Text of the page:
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Sizwe Kupelo
Residents of Port St Johns ignoring lockdown regulations
25 April 2020, 8:50 PM

Residents of KwaMajola village in Port St Johns, in the Eastern Cape, have continued to ignore lockdown regulations, despite 40 people having tested positive for the coronavirus in the area. The lockdown regulations are intended to slow the spread of the virus. A total of 778 people have been screened and 560 tested in the village.

Below is a SA coronavirus statistics graph:



Villagers in the area continue with their daily routine, ignoring the regulations. There are many who don’t care about social distancing and the call for all South Africans to stay at home. A villager Luvuyo Manto says traditional herbs will save him from any illness and he fears no death.

“Naturally, I am not a scared person because I know that I was created to live and die. If I am sick I take my traditional herbs, crush them and make a mixture, so out of it I can be healed and in most cases I managed to heal myself. I am not sure about this new disease, I will deal with it when it attacks me. Otherwise I am not scared.,” says Manto.

But not all the villagers are complacent. Thembisile Mgwaqa says he is anxious because some of the people that tested positive are close friends.

“I having a long cough and I have just decided to go to the clinic for testing. I need to be tested because most of the people that I met have tested positive. This is very painful because we cannot play with our grandchildren, because of the flue so it is bad and we are anxious and we do not know what to do because there is no protection in this village,” says Mgwaqa.

Mgwaqa says they need more protection and education around this pandemic.

“The most critical issue here is the issue of protection and education regarding the COVID-19, we just heard about police, the army and the protection tools we do not have that. The reports that some of the people we know are positive have a psychological impact to some of us because we really do not know what to do,” says Mgwaqa.

KwaMajola Local Chief Nolundi Meji says people are reluctant to comply with the COVID-19 regulations. “Some of the people were told that should they be found infected will be taken out of the community to the health facilities but they literally removed because they believe that the treatment at the government health facilities is dehumanizing and they would remain at their homes,” says Meji.

Port St Johns mayor Nomvuzo Mlombile-Cingo says they will embark on a massive education campaign.

“There has been a sense of not taking this issue not seriously but I guarantee you that we are going to have a campaign with loud hailers from ward 1 and 20 because our belief is that it is not good to concentrate only to the people of Majola are related to other villages, but we are trying to make them realize and understand the seriousness of the situation,” says Cingo.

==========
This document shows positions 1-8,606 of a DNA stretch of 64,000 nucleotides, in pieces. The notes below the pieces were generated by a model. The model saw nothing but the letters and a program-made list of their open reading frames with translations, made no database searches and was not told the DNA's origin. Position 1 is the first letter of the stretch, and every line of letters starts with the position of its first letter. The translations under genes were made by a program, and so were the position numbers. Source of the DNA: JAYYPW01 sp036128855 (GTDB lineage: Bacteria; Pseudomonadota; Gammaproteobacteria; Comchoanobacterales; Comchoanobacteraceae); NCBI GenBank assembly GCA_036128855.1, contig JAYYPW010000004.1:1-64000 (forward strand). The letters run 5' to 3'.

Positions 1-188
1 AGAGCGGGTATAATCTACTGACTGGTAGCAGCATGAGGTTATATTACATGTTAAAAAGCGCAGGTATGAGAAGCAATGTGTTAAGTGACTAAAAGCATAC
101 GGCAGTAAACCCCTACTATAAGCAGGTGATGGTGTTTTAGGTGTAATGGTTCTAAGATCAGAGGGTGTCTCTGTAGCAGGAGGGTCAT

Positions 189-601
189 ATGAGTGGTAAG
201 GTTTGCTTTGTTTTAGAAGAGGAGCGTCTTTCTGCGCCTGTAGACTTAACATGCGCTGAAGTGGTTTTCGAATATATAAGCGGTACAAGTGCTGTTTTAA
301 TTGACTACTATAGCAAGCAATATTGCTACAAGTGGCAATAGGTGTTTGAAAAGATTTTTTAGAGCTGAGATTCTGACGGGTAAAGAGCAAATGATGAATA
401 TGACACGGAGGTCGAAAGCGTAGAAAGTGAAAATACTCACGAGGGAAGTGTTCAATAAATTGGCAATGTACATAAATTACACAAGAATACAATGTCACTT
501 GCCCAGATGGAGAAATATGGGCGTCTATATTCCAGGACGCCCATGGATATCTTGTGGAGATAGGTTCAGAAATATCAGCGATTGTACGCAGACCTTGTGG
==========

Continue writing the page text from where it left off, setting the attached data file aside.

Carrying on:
Eastern Cape Health Department Spokesperson Sizwe Kupelo has urged all stakeholders to work together to fight the spread of COVID-19 in the province.

“You go to rural areas in this province. People are just walking around spreading the virus. We need people to work with us. We need people to respect the law and to realize the seriousness of the danger. It needs all of us to start working together and stop blaming each other. This is not the time to politicize this crisis,” says Kupelo.

The authorities fear that the trend in Majola can replicate in other villages in the province if people do not adhere to the regulations.

In the video below, Eastern Cape Premier Oscar Mabuyane briefs media on COVID-19 response plan:

SANDF opens fraud case against company supplying soldiers with meals
25 April 2020, 6:00 PM

The South African National Defence Force (SANDF) has opened a fraud case against a company called SERAC with the military police in Pretoria. The company, which makes ready-to-eat meals, allegedly supplied the SANDF with expired ration packs. SANDF members have been deployed across the country to assist the police to manage the coronavirus lockdown regulations.

Soldiers on the ground during the COVID-19 lockdown operation, explaining how they were supplied with expired ration packs. This has led to many of them being forced to buy their own food although their food allowances have been discontinued.

The South African National Defence Union (SANDU) says this should be addressed urgently. The union’s national secretary Advocate Pikkie Greeff says they are yet to receive alternative plans from the SANDF.

The video below shows concerns over deployment of SANDF during lockdown:

“Proper support of the people that keep South Africans safe is of paramount importance. So, if there’s any controversy or questions around dates on ration packs, they need to be addressed properly and through right channels by the defence force itself who obtained these ration packs for the members. Our greatest concern is what the alternative plan might be to feed our soldiers. We requested the SANDF to inform us of the alternative we could not get a response,” says Greeff.

The acting director for Defence Corporate Communications Louis Kirstein has confirmed that the SANDF has opened a fraud case against the supplying company.

“I can confirm that the National Defence Force has laid a charge of fraud against the suppliers of ration packs with the military personnel deployed in COVID-19 lockdown operation. We have done this after it was discovered that the supplied ration packs were expired. The case was opened with the medical police in Pretoria and they have appointed the dedicated team to investigate the case. Those found to be on the wrong side of the law must face the full might of the law. We are in the process of making sure all our soldiers receive food,” says Kirstein.

The company at the centre of this storm has refuted allegations that some of the food packs were expired.

SERAC CEO Steven Weir explains the deliverance of these ration packs. “What actually happened is that the ration packs is one pack of food for one soldier for one day. Inside that pack there are 85 items. Inside the pack there were also three items, which had a best before date. There is no expiry date anywhere on any pack. They were designed to last a long time. The confusion came with those three items out of the 85. So, we are discussing with SANDF to find way of resolving the confusion,” explains Weir.

SERAC has recalled all the affected ration packs.

More details on SANDF deployment in the video below:

Gabriele Gravina
Serie A clubs to donate COVID-19 test kits
25 April 2020, 3:40 PM

Clubs in Italy’s Serie A will donate five COVID-19 test kits for every one they use once they start training for a possible resumption of the season, a report in the Corriere dello Sport newspaper said on Saturday.